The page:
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17 April 2019 | Story Leonie Bolleurs
Science ambassadors
Friends Tekano Mbonani and Chaka Mofokeng are pursuing graduate degrees in respectively Physics at the University of the Free State (UFS) and Astronomy at the University of the Western Cape. The two got together and decided to reach out to the high school, Leseding Technical Secondary School, where they came from.

It was a full house as more than 120 learners packed the hall at the Leseding Technical Secondary School in the Free State, where two young Astronomy researchers had come home to tell their younger peers about their studies and career prospects across South Africa.

Chaka Mofokeng and Tekano Mbonani are both former learners at the high school. Currently pursuing graduate degrees – for Mbonani in Physics at the University of the Free State (UFS), and for Mofokeng in Astronomy at the University of the Western Cape – the two friends got together and decided to reach out to the high school where they came from.

The event took place in January before schoolwork, tests, and exam preparations are occupying learners’ minds, inviting them to think about the big picture – the future, and how to be part of it. This is timely, because in July last year, the MeerKAT radio telescope was inaugurated in the Karoo. The MeerKAT is the first step to the international SKA telescope project, but it is already one of the best radio telescopes in the world and has placed South Africa firmly on the world map of radio astronomy and engineering.

Building a bridge
“This project enables us to build a bridge between secondary and tertiary institutions. Currently focused on senior secondary students, we aim to promote science through outreach events and activities. Using science and technology-based activities and events, such as stargazing at an observatory or exploring the universe in a planetarium, we want to attract these future secondary graduates. We also provide mentorship, hoping to help them improve their academic performance in matric,” said Mbonani.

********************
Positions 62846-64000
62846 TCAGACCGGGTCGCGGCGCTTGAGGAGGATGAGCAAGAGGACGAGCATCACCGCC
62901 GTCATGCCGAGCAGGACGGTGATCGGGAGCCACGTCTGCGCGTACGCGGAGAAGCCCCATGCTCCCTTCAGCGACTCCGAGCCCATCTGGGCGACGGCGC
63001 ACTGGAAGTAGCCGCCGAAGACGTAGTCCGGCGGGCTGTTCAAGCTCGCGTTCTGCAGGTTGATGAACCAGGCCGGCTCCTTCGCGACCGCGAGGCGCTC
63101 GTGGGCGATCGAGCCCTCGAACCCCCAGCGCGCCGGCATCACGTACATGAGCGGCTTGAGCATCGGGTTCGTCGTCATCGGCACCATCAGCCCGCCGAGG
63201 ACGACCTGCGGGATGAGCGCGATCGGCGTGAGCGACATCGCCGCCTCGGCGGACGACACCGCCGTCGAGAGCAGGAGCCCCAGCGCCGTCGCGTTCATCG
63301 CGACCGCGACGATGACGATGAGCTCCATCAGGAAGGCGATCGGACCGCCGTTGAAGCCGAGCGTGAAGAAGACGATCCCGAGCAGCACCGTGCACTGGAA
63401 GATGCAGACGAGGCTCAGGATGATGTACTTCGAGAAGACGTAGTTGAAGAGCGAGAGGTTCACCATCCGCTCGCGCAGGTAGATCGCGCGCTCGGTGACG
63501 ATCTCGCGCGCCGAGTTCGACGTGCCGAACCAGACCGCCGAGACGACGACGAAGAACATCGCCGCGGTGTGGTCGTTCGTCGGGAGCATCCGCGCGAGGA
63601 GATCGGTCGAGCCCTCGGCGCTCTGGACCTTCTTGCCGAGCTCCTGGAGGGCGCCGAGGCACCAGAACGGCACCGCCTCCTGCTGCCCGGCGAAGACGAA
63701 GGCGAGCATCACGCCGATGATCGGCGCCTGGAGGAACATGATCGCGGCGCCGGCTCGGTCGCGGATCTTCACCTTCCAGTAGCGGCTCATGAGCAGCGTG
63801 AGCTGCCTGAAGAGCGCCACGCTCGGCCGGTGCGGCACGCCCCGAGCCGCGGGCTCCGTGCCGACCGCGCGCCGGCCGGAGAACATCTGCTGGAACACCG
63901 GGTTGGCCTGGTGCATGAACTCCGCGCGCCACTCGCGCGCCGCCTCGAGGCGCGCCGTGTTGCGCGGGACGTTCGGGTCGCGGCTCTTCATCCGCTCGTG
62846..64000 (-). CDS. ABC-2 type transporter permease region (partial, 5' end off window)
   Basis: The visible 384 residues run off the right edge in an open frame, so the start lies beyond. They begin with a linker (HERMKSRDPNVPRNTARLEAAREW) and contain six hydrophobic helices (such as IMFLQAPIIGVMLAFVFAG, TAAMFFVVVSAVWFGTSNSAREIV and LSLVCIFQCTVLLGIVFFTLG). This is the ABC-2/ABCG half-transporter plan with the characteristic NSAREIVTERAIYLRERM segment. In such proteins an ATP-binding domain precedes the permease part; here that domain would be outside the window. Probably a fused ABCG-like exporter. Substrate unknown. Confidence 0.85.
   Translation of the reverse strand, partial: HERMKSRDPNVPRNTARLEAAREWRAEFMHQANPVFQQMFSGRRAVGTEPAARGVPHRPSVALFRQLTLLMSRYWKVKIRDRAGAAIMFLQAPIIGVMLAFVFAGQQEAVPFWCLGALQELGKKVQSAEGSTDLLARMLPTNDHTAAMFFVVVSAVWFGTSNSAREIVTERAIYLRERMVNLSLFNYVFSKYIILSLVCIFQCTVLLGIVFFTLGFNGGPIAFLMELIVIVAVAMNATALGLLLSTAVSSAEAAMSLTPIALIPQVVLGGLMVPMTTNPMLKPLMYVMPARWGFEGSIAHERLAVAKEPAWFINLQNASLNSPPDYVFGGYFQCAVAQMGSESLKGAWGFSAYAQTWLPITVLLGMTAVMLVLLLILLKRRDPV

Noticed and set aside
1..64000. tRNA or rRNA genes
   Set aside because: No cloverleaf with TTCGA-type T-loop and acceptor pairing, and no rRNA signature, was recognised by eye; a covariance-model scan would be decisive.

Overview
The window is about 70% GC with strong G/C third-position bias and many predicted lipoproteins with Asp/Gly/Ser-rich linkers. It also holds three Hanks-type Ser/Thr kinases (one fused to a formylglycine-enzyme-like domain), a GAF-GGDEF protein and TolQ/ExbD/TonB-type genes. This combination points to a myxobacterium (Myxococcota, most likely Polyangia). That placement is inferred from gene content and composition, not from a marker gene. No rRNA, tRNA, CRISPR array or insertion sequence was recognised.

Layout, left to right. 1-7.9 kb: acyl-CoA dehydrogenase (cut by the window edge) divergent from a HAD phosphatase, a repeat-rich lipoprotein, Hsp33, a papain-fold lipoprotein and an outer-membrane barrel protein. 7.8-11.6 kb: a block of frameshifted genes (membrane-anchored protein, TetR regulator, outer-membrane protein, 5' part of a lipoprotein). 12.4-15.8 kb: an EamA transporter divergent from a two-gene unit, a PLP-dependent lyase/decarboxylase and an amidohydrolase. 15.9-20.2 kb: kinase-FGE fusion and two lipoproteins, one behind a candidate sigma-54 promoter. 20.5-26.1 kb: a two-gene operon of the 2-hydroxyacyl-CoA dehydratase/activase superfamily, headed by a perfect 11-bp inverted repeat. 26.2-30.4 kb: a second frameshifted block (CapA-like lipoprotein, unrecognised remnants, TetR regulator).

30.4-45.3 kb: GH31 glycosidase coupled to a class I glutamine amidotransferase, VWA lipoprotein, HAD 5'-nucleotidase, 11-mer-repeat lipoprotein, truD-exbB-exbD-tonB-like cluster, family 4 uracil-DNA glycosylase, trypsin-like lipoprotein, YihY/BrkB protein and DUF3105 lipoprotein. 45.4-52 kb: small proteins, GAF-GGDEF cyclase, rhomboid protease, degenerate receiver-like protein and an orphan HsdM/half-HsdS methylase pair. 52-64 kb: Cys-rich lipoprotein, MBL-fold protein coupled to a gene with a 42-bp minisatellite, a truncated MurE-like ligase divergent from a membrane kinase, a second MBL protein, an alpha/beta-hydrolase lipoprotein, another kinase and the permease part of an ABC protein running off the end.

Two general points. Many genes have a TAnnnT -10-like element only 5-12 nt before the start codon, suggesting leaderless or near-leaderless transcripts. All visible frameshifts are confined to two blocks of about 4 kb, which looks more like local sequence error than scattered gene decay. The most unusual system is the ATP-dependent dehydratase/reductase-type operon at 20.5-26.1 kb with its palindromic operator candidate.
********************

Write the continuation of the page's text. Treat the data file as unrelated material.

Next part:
For a whole morning, they spoke about their journeys, about science, about the skills that scientists acquire during their studies and all the opportunities such studies open up in an era where the 4th Industrial Revolution is predicted to reduce the number of jobs in many traditional professions. They addressed their peers in both English and Sesotho.

Astronomy in South Africa contributes to critical-skills development. Investing in the MeerKAT, for example, meant that over a thousand bursaries were made available through the SKA South Africa Human Capacity Development programme. Young scientists like Mofokeng and Mbonani have the opportunity to be part of MeerKAT science projects through their studies, using machine learning and other skills that are high in demand in today’s world. This was one of the messages they brought home.

Gaining new skills

“As an Astronomy research student, I have gained skills such as data analysis, mathematical modelling, communication and writing, programming, and teamwork, among others. These are requirements for most companies and institutions. With the unfolding of the 4th Industrial Revolution, such skills sets make young and aspiring scientists the perfect candidates for making the most of future opportunities,” reflected Mofokeng.